Vintage is not my personal forte. Still, when I see Karen Elson’s otherwordly vintage style, I certainly swoon. I do have a few pieces I deem vintage that belonged to my mother and grandmother. And I love incorporating them into more current looks, making them feel fresh and new. They have a story, charm, character and history — all those things that make older pieces so special. DC Style Factory asked vintage shopper and writer Jenn Barger to talk to local vintage shop owner Shelly White on how to do the whole vintage thing — the right way.
Say the words “vintage clothing dealer,” and many people think of a quirky, pink-haired eccentric who dresses like a cross between Madonna circa 1965 and Marilyn Monroe, circa anytime. But Shelly White, the co-owner of Del Ray’s two-year-old Amalgamated Classic Clothing & Dry Goods, isn’t that kind of retro goddess. She worked for years in communications for the federal government, wearing 1940s suits and 1960s sheath dresses and getting compliments and promotions, not funny looks.
So it’s no surprise she’s a pro at showing other women how to incorporate vintage pieces into their wardrobes in ways that are far from Halloween-y. We caught up with White in her pretty storefront — and even came away with a work-ready frock of our own. (An aqua linen shirtdress, middle “Mad Men” era, that’ll be swell during summer’s swelter.)
What’s the difference between vintage clothes and ones that are just plain old?
I think vintage, at least what I sell, is about good fabrics, details and construction. So something vintage is something in a natural textile — cotton, linen, rayon. It’s something maybe tailored with interesting details. The idea is something wearable and durable, not something that’s just a few decades old. And for my purposes, I define vintage as pieces from the 1970s or before.
How can women wear vintage to work without looking like they’ve traveled back in time?
Mix vintage with your staples. Like try a 1940s suit jacket with pants or a skirt. Or put on a 1960s dress with modern shoes. The idea is not to put on head-to-toe vintage — that’ll make you look like a granny.
What kind of pieces do you sell women for work?
For summer, 1960s mod shift dresses go so well to the office. They’re bright and fresh, and you can put them under a cardigan and they’re totally relevant. I also like printed full skirts from the 1950s. They’re like what Anthropologie is selling.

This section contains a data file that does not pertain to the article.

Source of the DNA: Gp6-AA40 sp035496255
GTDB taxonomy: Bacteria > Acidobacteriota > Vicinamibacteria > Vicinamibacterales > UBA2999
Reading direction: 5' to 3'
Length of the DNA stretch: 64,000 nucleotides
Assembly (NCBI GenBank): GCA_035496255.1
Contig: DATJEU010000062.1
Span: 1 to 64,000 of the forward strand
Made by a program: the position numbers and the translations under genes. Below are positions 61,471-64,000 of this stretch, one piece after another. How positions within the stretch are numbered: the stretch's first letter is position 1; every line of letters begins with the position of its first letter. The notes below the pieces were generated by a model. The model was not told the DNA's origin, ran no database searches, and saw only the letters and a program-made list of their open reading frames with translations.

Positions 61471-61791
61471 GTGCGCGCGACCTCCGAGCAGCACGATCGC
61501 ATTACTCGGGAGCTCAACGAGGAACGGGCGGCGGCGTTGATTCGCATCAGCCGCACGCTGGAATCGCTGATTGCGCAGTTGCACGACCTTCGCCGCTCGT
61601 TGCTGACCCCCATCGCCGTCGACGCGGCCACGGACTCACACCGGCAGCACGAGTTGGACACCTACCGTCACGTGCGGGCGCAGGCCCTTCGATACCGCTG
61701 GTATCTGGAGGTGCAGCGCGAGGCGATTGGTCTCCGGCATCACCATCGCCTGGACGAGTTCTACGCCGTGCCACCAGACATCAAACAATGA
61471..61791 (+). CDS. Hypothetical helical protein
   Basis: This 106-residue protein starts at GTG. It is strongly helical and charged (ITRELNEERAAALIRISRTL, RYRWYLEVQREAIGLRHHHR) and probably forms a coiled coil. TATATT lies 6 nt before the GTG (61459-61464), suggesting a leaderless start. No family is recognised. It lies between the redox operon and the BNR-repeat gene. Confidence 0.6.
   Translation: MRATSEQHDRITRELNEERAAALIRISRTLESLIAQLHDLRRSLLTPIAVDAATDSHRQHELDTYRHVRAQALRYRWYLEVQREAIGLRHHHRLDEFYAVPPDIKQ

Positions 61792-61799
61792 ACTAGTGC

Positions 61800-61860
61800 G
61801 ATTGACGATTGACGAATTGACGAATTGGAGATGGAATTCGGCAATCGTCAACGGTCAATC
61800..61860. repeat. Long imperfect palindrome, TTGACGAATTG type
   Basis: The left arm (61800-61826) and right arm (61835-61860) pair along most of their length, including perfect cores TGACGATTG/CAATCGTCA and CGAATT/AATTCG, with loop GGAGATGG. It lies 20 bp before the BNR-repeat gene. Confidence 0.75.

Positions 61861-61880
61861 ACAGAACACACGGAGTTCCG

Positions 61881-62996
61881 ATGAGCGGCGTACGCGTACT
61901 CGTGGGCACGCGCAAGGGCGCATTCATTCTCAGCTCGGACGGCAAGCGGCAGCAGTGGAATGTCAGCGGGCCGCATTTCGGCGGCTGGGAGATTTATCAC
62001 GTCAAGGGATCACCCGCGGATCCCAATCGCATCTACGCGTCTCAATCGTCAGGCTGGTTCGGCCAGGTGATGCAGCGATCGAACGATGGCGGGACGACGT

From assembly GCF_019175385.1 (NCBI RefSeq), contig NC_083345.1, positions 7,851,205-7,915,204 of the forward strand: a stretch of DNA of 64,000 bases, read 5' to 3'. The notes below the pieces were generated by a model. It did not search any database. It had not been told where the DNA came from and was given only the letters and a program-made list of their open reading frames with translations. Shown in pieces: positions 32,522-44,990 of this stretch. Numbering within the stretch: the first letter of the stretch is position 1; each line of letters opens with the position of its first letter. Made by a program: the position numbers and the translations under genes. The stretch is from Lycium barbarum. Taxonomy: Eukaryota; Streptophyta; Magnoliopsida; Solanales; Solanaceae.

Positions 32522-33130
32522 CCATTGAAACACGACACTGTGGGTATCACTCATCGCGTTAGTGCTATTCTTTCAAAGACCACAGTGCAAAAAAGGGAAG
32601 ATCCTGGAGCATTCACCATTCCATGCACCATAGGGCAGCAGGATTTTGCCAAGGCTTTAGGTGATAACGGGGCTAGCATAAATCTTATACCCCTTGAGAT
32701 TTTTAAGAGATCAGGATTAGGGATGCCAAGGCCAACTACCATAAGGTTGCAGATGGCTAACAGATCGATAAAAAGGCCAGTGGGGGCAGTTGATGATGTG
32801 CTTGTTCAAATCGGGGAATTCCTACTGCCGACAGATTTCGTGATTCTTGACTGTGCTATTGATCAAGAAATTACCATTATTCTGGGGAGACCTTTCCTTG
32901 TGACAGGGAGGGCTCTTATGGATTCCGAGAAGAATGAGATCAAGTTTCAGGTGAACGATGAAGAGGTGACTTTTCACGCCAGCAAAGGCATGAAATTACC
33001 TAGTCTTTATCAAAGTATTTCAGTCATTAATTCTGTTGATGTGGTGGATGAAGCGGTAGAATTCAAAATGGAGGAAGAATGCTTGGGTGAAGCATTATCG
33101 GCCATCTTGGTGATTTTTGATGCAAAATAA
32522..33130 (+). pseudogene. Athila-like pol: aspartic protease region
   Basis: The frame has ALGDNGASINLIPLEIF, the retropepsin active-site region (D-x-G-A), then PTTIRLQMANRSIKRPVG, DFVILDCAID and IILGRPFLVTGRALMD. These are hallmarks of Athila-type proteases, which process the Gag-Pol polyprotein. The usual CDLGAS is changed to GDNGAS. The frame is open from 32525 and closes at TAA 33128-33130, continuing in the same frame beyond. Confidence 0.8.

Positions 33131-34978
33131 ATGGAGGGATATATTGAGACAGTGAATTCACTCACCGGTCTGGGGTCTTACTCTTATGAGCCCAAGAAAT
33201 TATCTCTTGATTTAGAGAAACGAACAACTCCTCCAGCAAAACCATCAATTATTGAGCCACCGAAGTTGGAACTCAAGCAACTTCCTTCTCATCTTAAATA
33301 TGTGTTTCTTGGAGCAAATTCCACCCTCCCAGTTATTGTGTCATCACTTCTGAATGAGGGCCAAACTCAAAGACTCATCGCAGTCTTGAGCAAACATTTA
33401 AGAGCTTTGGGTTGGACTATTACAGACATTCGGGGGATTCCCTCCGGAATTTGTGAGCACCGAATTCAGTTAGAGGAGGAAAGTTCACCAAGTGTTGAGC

What eras better suited to modern wardrobes?
Definitely the 1960s. It’s a time that is so influential in contemporary wardrobes. The 1950s are tougher — the silhouettes were tighter, so it’s hard to wear pieces if you’re above a size 6.
Any tips on choosing vintage pieces if you’ve never bought it before?
Look for things that have similarity to things you’d find in a store. A lot of the kind of dresses I sell look a lot like what you’d find at Banana Republic or Tory Burch, but they’re often more interesting.
Is it OK to alter vintage garments?
I wouldn’t chop off an Oscar de la Renta to make it relevant. But a piece that’s homemade or just good quality, go ahead and hem it! Also, these clothes come from eras where women tailored their clothes more, so taking a jacket to your dry cleaner to make it fit better is fine.
Are there different rules for caring for vintage clothing?
With cottons, I always recommend hand washing — it’ll preserve the color, particularly on brighter prints. And for wool, dry-clean it — you don’t want moth damage undoing your whole wardrobe!
Amalgamated Vintage & Dry Goods: 1904 Mt. Vernon Ave., Alexandria, Va.; 703-517-7373
More to Score:
These other shops carry wearable vintage pieces that mesh easily with modern fashions.
This newish Brookland retro den offers up highly wearable frocks from the 1970s and 1980s (think bright patterns but office-appropriate hemlines) and sleeveless tops in breezy fabrics. 716 Monroe St. NE, Studio 5; www.shopanalog.com
Owner Anne Fox — a, well, foxy woman of a certain age — oversees this second-story U Street bling den. It’s stuffed with silver Mexican rings, 1920 glass bracelets and rhinestone necklaces from the 1980s. Prices are reasonable, and styles are varied enough that even a partner-track lawyer could score a little embellishment.
1520 U St. NW; 202-797-1234; www.legendarybeast.com
This longtime Takoma Park, Md. go-to features women’s wear from the 1910s through the 1980s, with a big focus on cubicle-chic dresses. Bags, many small and simple enough for that work party, are also a big draw. 6915 Laurel Ave., Takoma Park, Md.; 301-270-5511; www.pollysues.com
Guest Post by Jennifer Barger (www.jennbarger.com, @dcjnell)